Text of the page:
The word abstract was borrowed into Middle English in the fourteenth century from the Latin word abstractus, meaning "drawn away" (you can sort of see the connection to a nonexistent concept; it's "drawn away" from reality). This is from the verb abstrahere, implying the pulling away of something. Abstrahere is composed of ab-, meaning "off" and trahere, "pull" or "draw". Ab- comes from a Proto-Indo-European word sounding like hepo and containing the same definition. Trahere, meanwhile, is reconstructed as deriving from another Proto-Indo-European root; in this case it is from tregh, which likewise matched its Latin meaning almost exactly. The term abstract in reference to art hails from the 1920s, but was really popularized in the '50s. According to Google NGrams, usage of the word abstract in literature is now higher than it's ever been, constituting about 0.0026% of all words used.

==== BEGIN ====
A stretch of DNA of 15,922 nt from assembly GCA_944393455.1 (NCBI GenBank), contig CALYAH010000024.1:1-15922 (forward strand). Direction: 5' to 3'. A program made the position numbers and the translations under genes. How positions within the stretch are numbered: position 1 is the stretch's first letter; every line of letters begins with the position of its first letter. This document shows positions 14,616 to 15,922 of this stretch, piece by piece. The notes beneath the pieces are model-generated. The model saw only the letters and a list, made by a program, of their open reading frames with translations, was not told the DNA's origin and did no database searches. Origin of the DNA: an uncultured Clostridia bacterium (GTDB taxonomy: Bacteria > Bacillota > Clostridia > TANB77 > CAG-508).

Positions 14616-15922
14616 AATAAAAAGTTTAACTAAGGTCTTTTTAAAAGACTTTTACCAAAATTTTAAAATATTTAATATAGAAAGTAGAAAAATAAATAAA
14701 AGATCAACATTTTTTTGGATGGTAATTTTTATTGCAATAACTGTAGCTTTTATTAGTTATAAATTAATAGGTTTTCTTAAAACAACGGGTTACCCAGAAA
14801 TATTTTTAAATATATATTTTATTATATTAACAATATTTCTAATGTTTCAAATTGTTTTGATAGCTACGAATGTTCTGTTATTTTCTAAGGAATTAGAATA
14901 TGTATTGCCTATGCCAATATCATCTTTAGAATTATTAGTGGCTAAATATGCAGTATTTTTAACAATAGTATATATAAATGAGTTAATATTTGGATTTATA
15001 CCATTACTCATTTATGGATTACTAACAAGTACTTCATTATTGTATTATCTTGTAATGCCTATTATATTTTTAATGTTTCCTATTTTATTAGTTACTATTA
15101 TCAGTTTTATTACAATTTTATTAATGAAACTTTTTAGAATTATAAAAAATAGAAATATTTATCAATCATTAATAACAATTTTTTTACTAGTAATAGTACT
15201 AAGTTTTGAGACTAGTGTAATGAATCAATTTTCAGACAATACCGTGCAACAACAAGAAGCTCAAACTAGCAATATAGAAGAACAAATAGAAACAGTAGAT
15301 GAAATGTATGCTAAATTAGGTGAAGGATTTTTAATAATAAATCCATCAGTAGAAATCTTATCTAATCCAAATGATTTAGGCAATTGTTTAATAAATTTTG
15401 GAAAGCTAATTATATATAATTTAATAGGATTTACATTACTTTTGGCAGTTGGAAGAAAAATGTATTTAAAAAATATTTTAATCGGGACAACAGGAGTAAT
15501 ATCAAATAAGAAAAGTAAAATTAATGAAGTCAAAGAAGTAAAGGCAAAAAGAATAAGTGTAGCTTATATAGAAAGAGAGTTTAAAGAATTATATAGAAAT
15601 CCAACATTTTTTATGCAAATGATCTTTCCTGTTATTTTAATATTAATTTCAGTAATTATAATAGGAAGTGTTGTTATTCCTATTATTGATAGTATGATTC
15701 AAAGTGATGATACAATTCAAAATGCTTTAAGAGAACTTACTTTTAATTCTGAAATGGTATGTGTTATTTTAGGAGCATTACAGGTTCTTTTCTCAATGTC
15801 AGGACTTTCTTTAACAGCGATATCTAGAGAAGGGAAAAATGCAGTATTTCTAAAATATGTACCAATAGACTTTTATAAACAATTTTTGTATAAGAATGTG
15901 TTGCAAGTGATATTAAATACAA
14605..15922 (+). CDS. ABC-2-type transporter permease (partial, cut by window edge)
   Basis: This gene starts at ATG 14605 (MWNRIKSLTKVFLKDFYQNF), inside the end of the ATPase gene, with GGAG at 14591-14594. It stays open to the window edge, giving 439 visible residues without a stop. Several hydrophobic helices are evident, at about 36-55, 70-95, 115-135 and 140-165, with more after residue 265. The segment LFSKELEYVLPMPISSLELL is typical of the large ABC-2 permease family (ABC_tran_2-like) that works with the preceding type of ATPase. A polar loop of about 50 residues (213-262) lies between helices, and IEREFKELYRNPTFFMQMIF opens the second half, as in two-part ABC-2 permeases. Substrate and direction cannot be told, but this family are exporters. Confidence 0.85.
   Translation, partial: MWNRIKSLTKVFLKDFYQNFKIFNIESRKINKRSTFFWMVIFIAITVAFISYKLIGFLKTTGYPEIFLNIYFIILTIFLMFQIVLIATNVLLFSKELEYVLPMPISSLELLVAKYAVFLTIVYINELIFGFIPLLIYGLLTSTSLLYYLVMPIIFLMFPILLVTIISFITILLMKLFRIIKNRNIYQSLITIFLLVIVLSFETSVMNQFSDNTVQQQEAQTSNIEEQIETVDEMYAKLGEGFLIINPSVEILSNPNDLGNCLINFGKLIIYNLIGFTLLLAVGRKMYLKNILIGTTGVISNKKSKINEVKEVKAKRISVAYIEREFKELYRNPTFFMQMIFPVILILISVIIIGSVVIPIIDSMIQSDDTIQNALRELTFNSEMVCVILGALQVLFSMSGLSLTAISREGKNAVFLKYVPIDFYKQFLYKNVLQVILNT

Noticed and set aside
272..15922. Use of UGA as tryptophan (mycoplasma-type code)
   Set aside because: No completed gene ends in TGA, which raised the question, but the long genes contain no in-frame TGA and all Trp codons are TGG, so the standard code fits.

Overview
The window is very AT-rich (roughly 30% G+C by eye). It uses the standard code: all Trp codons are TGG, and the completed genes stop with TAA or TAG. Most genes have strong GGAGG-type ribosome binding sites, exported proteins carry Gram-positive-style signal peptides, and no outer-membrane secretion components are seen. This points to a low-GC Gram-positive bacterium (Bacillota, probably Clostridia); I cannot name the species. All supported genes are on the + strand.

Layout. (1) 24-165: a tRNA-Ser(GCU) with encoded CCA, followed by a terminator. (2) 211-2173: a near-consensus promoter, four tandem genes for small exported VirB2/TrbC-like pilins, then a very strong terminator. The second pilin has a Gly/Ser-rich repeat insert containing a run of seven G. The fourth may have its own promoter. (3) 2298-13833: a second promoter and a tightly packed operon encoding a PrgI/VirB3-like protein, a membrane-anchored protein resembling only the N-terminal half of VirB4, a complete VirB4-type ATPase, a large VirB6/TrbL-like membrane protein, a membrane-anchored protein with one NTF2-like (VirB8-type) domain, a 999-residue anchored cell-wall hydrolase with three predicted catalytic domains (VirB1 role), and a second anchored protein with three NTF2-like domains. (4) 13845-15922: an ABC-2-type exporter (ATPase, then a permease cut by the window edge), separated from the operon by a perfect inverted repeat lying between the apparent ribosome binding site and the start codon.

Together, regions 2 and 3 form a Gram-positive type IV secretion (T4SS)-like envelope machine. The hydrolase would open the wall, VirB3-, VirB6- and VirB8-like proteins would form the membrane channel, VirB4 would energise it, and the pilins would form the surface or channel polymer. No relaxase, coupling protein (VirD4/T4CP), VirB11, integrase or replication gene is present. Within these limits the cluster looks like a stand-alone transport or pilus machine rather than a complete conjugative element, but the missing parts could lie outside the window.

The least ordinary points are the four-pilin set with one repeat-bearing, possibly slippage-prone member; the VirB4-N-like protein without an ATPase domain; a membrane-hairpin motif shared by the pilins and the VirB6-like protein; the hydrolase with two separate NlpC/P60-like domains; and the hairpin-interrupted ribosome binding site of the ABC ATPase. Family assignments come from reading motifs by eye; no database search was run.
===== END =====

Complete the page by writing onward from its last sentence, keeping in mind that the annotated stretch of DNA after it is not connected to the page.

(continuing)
Adam Aleksic, a freshman studying linguistics at Harvard University, has been described as the internet's sixth most famous etymologist. He has disturbing interests in words, vexillology, geography, board games, limericks, and law, and he loves writing about himself in the third person.
The Etymology Nerd